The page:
A mistake that many people make is trying too hard to be friends with anyone and everyone who will be their friend. While it is hard to have no friends, having fake friends is worse. Part of learning how to be a good friend should be learning which kind of people are NOT GOOD FRIENDS.
If you observe these characteristics in a person, it be a reason to reevaluate your friendship:
No one is perfect, but when people have patterns of negative behavior, that can be a good sign that they aren’t someone we want to spend a lot of time with.
Teach Social Skills for Kids and Teens as a Part of Daily Life
Teaching social skills does not have to be time-consuming or difficult. As parents, we have a wealth of experience to draw from. I like to use the following to talk about social skills with my kids:
- My own mistakes and embarrassing moments
- Social quirks in others -my kids are much more likely to notice the (bad) social skills of other kids and want to talk about it…so we do and use it as a teaching tool for self-reflection on their own social skills
- Characters in movies who make mistakes
- Hard moments in life when my kids are tempted to have self-pity instead of resilience
- Stories in the news
Cell Phones Can Be a Part of Healthy Social Interactions
As a family with some kids who are homeschooled…and some who are in school, we have realized the importance of healthy friendships for our kids. With 9 kids, we are limited in how often we can arrange to hang out with different friend groups, so having a safe cell phone option was something we wanted.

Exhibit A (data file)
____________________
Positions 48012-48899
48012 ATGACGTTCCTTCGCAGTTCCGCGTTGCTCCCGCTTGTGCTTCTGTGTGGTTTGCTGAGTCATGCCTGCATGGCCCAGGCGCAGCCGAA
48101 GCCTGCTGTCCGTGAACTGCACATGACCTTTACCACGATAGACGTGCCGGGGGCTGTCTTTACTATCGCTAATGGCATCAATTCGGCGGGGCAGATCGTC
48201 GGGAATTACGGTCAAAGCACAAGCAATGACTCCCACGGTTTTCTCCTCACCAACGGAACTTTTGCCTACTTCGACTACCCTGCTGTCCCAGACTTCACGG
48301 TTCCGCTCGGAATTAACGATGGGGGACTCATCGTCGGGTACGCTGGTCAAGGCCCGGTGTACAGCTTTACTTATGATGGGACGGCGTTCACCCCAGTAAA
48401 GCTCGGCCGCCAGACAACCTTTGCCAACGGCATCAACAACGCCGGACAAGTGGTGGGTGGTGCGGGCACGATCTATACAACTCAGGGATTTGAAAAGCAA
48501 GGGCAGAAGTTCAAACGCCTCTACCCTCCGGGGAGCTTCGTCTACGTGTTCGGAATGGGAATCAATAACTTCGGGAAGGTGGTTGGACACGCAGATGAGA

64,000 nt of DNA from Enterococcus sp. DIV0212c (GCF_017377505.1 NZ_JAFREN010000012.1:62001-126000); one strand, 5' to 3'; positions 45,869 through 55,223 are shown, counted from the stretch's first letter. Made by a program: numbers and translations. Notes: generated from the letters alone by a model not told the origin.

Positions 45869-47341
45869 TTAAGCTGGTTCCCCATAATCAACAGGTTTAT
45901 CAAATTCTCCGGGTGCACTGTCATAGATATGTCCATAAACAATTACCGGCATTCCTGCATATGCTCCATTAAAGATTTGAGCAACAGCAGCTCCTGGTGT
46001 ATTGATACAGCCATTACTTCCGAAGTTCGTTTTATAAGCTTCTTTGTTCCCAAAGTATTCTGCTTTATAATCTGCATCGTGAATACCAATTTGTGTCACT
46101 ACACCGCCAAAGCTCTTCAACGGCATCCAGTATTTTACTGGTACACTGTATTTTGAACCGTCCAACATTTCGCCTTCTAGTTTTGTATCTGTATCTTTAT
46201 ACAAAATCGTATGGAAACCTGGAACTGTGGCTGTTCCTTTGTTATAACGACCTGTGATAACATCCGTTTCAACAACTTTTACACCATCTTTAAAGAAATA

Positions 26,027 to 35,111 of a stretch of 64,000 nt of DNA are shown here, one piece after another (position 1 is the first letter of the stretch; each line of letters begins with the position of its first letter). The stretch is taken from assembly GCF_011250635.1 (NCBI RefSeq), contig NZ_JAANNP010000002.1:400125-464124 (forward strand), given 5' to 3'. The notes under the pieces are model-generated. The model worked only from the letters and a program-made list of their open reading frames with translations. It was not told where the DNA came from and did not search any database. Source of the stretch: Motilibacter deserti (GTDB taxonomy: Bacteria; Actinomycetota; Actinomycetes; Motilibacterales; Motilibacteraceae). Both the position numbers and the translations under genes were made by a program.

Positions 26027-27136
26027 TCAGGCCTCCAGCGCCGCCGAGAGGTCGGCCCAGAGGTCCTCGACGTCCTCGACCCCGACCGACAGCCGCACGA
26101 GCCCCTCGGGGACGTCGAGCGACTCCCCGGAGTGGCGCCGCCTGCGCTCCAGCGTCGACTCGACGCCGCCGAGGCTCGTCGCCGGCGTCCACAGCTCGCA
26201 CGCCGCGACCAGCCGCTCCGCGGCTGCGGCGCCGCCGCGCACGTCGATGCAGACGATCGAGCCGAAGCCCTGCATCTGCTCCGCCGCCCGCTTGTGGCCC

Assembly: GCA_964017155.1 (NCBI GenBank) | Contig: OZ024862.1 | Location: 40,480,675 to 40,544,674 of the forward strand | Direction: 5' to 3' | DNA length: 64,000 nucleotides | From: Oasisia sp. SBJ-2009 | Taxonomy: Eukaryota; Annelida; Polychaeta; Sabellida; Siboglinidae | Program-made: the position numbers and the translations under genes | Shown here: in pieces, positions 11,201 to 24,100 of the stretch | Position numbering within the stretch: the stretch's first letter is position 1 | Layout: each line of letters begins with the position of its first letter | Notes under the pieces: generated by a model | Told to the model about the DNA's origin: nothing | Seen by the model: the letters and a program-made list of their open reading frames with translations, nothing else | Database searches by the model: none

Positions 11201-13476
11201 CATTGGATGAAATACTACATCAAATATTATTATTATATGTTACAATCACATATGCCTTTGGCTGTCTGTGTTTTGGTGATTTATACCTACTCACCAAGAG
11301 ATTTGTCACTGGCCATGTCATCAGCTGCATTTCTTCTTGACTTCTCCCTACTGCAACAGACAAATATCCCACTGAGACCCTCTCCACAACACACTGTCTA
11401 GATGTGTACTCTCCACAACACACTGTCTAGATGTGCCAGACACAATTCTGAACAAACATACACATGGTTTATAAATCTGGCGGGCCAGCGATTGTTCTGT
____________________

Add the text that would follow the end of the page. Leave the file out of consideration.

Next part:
When our oldest was 14, we offered him a flip phone. He was NOT excited about that option. We got it for him, but he only used it when ABSOLUTELY necessary to contact us. A couple of years later, he got a “real” phone and was happy to have that improved functionality!
But now with 3 middle school-aged sons, we wanted them to have the social interactions without a steady diet of junk on the internet. I was SO EXCITED when I found GABB Wireless. They provide smartphones which only offer texting and calling….no internet, no apps, no social media.
For an extra monthly fee it can have a music subscription as well. It lets them stay in touch with friends without always swiping my phone. I encourage you to check out GABB phones. Our kids have loved the extra freedom and I love that they get to talk to friends…and I can get ahold of them when they are away from home!
Social Skills Develop Personal Awareness & Empathy!
The benefit of teaching social skills for kids and teens is that our kids develop personal awareness and empathy. When they realize that everyone is on a journey, it is easier to be kind and curious. If our kids believe that others are interesting (instead of weird), they will seek out the underdog, try new things, and laugh at themselves when things go wrong.
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Sarah McCubbin, founder of Ten Minute Momentum, is dedicated to helping parents confidently parent their kids by teaching life skills, social skills and leadership skills. As a child she was the kid that never quite fit in and is on a mission to help others understand the building blocks we all need to be successful adults. She lives in Ohio with her husband Mike, and 9 kids ranging in age from 5 to 21 where they use homeschool, private school and public schools for their kids education!